Now we have a huge dilemma. Even the name of our organization is in jeopardy if we invite all four of these counselors to be in the organization. Yet, all four practice competent, recognized forms of pastoral counseling; all four are religious persons who know and use the Bible to support their viewpoint; all have skills for helping people examine their lives and find healing. Yet, they have different clinical approaches and different faith assumptions. Is it possible to organize a professional organization of pastoral counselors for different varieties of Christians and other counselors in Korea? Let me share some of our experience in the United States and make a proposal.
For the full article, see writing>articles and lectures>What is Christian Counseling?
Notes on Pastoral Confidentiality:
James Newton Poling, April 30, 2012
Over my years of teaching, I have struggled with the issue of confidentiality. What are the theological roots of pastoral confidentiality and what are its limits? Here are some notes I have written about this issue, beginning with a covenantal statement I have used with my classes.
Confidentiality in the Classroom.
In a class in religion and healing, we must respect the highest ethical standards of ministry. Confidential materials discussed in the class must be protected from public disclosure or other inappropriate use. For that reason participation requires a covenant of confidentiality that no personal information will be divulged outside the boundaries of this group or used unethically or inappropriately. James Poling, 2011, syllabus for Evil and Aggression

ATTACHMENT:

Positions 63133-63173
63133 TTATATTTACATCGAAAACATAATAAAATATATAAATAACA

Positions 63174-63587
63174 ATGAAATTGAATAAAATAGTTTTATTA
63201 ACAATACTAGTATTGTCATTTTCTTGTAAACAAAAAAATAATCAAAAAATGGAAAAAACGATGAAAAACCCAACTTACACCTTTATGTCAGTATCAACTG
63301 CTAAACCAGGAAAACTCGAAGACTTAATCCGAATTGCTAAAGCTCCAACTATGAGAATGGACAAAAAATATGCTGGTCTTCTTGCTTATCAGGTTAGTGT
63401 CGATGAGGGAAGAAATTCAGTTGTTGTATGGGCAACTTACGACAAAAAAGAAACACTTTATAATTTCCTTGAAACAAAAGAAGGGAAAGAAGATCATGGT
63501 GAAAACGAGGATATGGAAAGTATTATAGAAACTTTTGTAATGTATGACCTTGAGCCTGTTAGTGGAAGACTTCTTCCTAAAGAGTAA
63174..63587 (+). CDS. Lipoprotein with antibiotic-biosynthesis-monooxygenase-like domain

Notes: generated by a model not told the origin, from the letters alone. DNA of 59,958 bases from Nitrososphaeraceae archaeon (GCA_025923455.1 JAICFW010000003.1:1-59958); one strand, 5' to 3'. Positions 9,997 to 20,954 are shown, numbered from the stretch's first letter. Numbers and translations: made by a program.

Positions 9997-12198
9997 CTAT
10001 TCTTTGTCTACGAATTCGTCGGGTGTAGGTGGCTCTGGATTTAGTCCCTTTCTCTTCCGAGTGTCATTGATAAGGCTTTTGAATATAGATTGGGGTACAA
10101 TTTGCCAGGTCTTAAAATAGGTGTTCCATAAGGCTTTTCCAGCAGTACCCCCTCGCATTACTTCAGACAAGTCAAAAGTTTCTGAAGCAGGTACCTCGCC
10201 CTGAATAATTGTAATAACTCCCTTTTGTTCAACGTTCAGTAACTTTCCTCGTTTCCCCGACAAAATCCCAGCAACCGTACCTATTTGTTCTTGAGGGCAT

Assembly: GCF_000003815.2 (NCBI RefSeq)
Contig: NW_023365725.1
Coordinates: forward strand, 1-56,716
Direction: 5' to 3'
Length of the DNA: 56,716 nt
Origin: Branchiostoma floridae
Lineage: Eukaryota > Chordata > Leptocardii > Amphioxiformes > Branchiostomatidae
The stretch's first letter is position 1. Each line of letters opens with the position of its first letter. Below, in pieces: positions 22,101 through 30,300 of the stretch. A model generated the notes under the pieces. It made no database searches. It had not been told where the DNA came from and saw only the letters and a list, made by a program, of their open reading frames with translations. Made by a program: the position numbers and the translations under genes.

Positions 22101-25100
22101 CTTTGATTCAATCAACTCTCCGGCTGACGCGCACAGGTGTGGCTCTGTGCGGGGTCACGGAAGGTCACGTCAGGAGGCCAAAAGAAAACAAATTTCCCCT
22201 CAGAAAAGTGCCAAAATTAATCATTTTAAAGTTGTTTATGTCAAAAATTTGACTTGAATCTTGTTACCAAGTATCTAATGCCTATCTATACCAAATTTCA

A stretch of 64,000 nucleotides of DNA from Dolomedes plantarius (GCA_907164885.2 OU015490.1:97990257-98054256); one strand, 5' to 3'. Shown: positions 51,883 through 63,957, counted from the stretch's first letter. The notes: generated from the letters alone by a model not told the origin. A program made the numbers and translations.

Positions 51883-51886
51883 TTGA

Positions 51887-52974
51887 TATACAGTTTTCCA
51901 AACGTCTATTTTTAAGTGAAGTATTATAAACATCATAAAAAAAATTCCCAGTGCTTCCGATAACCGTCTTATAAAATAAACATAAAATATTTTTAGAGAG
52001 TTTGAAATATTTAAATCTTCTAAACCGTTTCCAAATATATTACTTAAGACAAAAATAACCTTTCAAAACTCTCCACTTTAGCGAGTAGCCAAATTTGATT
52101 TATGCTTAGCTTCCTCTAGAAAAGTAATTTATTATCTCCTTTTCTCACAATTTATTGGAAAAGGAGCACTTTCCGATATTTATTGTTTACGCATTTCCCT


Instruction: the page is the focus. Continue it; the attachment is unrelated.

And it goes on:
Revision of Pastoral Confidentiality for Prevention of Domestic Violence
Confidentiality. The purpose of the traditional emphasis on confidentiality within the churches is to provide safety for confession of sin to be addressed by the rituals of the church. Within the mental health field, confidentiality allows shame-based transference issues to emerge for therapeutic intervention. Without such confidentiality, little in-depth pastoral care or psychotherapy can be accomplished. This principle is true in work with male abusers except that issues of safety for his victims must be paramount. In working with a man who is violent or abusive, it is crucial not to collude with the destructive and self-destructive impulses of the personality at the expense of those who are vulnerable. For violent men, manipulating such collusion is often their greatest interpersonal skill.